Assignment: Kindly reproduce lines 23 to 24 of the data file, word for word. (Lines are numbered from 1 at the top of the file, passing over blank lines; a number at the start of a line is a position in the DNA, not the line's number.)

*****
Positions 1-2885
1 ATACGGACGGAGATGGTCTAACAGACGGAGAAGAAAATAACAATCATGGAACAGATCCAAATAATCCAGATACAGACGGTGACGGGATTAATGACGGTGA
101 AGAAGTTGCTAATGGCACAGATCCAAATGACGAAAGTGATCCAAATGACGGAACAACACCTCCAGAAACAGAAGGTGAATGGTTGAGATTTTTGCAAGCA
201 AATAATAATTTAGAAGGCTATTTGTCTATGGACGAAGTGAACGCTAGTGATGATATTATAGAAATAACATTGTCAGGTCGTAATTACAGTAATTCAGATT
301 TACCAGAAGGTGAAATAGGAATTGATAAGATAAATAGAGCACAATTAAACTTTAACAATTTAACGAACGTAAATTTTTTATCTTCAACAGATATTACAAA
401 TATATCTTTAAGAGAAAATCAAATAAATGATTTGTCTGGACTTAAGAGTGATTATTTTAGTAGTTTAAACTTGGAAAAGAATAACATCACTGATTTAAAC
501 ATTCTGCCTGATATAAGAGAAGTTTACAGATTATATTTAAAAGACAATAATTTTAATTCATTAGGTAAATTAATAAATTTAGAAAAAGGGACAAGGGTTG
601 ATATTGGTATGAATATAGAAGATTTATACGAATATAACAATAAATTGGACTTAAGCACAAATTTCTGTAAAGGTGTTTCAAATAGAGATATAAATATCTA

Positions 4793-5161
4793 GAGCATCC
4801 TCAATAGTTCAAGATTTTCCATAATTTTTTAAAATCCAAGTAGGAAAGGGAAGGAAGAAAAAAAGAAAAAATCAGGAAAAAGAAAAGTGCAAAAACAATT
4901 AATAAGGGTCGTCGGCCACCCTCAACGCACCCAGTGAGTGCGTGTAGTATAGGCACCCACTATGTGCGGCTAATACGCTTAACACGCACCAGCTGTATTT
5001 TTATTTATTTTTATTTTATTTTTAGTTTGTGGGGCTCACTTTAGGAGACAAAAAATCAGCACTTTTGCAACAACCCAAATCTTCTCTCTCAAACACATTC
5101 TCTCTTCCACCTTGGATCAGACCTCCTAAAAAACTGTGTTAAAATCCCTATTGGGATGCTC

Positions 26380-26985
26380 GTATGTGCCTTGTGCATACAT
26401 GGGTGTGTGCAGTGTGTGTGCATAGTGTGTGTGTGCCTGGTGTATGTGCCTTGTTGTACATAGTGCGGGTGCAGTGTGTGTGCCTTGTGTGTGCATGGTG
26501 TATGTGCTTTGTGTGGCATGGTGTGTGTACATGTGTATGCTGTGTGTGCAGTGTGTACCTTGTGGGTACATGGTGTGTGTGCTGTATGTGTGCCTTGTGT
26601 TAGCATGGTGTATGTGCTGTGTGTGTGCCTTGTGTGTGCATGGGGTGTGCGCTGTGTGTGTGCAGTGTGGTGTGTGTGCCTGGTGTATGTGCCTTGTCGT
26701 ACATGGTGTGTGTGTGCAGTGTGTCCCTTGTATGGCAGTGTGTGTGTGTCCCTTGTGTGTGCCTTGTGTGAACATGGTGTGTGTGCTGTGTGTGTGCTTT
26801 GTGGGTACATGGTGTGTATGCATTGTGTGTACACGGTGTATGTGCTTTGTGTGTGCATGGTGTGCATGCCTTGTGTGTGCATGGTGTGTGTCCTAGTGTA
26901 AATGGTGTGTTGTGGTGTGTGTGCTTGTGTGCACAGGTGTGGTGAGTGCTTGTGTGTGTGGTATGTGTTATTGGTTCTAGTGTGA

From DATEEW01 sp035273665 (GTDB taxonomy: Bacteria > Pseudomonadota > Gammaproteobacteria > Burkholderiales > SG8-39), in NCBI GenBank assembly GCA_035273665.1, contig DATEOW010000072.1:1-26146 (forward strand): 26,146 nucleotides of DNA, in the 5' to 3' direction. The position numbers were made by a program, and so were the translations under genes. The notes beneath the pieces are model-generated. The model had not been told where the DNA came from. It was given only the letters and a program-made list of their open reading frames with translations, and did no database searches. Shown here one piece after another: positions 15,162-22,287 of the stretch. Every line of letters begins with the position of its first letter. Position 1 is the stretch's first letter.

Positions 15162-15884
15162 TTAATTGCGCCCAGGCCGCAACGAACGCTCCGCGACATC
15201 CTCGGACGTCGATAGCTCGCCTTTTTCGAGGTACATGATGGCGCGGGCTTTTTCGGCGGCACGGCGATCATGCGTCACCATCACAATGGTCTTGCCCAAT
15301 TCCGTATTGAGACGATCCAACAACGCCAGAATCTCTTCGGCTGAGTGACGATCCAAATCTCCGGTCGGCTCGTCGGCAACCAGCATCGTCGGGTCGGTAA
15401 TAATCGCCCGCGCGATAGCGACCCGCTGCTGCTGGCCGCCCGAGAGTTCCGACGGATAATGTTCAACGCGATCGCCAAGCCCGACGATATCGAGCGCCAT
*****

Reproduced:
From DATEEW01 sp035273665 (GTDB taxonomy: Bacteria > Pseudomonadota > Gammaproteobacteria > Burkholderiales > SG8-39), in NCBI GenBank assembly GCA_035273665.1, contig DATEOW010000072.1:1-26146 (forward strand): 26,146 nucleotides of DNA, in the 5' to 3' direction. The position numbers were made by a program, and so were the translations under genes. The notes beneath the pieces are model-generated. The model had not been told where the DNA came from. It was given only the letters and a program-made list of their open reading frames with translations, and did no database searches. Shown here one piece after another: positions 15,162-22,287 of the stretch. Every line of letters begins with the position of its first letter. Position 1 is the stretch's first letter.

Positions 15162-15884